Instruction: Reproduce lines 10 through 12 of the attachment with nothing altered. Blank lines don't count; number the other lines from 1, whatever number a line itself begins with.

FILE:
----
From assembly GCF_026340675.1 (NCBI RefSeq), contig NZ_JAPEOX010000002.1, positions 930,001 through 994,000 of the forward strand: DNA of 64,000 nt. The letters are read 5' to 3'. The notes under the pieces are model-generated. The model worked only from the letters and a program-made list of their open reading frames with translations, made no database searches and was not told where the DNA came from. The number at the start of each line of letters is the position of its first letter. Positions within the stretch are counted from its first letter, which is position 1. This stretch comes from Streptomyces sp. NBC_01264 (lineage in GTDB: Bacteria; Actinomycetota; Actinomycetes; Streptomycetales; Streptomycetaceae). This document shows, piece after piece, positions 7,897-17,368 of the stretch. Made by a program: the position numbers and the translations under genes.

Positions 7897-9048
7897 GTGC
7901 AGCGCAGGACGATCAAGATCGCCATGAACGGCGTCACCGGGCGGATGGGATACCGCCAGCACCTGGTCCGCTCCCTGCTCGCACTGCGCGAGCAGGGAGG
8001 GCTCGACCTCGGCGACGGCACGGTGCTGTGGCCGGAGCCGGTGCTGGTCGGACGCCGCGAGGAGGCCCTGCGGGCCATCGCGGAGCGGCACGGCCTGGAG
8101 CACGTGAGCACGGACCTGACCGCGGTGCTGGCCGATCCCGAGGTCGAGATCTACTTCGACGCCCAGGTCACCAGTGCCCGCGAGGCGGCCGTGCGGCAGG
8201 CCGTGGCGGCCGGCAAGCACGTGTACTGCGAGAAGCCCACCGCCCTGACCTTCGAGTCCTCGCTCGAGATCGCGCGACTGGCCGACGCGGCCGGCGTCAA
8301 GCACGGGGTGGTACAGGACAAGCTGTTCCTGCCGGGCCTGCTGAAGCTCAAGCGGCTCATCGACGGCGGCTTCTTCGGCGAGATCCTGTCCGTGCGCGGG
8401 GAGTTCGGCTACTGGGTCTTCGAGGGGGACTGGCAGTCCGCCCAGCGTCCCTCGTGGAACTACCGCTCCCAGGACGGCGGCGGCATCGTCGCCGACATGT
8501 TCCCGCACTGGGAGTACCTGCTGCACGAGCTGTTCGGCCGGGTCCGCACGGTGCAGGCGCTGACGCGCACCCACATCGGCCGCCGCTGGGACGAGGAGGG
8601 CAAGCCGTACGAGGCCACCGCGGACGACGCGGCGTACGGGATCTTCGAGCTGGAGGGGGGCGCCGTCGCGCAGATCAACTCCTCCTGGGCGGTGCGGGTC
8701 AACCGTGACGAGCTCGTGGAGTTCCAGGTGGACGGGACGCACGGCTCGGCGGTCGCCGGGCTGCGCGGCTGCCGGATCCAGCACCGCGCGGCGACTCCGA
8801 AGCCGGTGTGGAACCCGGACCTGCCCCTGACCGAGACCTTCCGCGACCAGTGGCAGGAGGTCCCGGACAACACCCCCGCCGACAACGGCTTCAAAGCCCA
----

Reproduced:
8501 TCCCGCACTGGGAGTACCTGCTGCACGAGCTGTTCGGCCGGGTCCGCACGGTGCAGGCGCTGACGCGCACCCACATCGGCCGCCGCTGGGACGAGGAGGG
8601 CAAGCCGTACGAGGCCACCGCGGACGACGCGGCGTACGGGATCTTCGAGCTGGAGGGGGGCGCCGTCGCGCAGATCAACTCCTCCTGGGCGGTGCGGGTC
8701 AACCGTGACGAGCTCGTGGAGTTCCAGGTGGACGGGACGCACGGCTCGGCGGTCGCCGGGCTGCGCGGCTGCCGGATCCAGCACCGCGCGGCGACTCCGA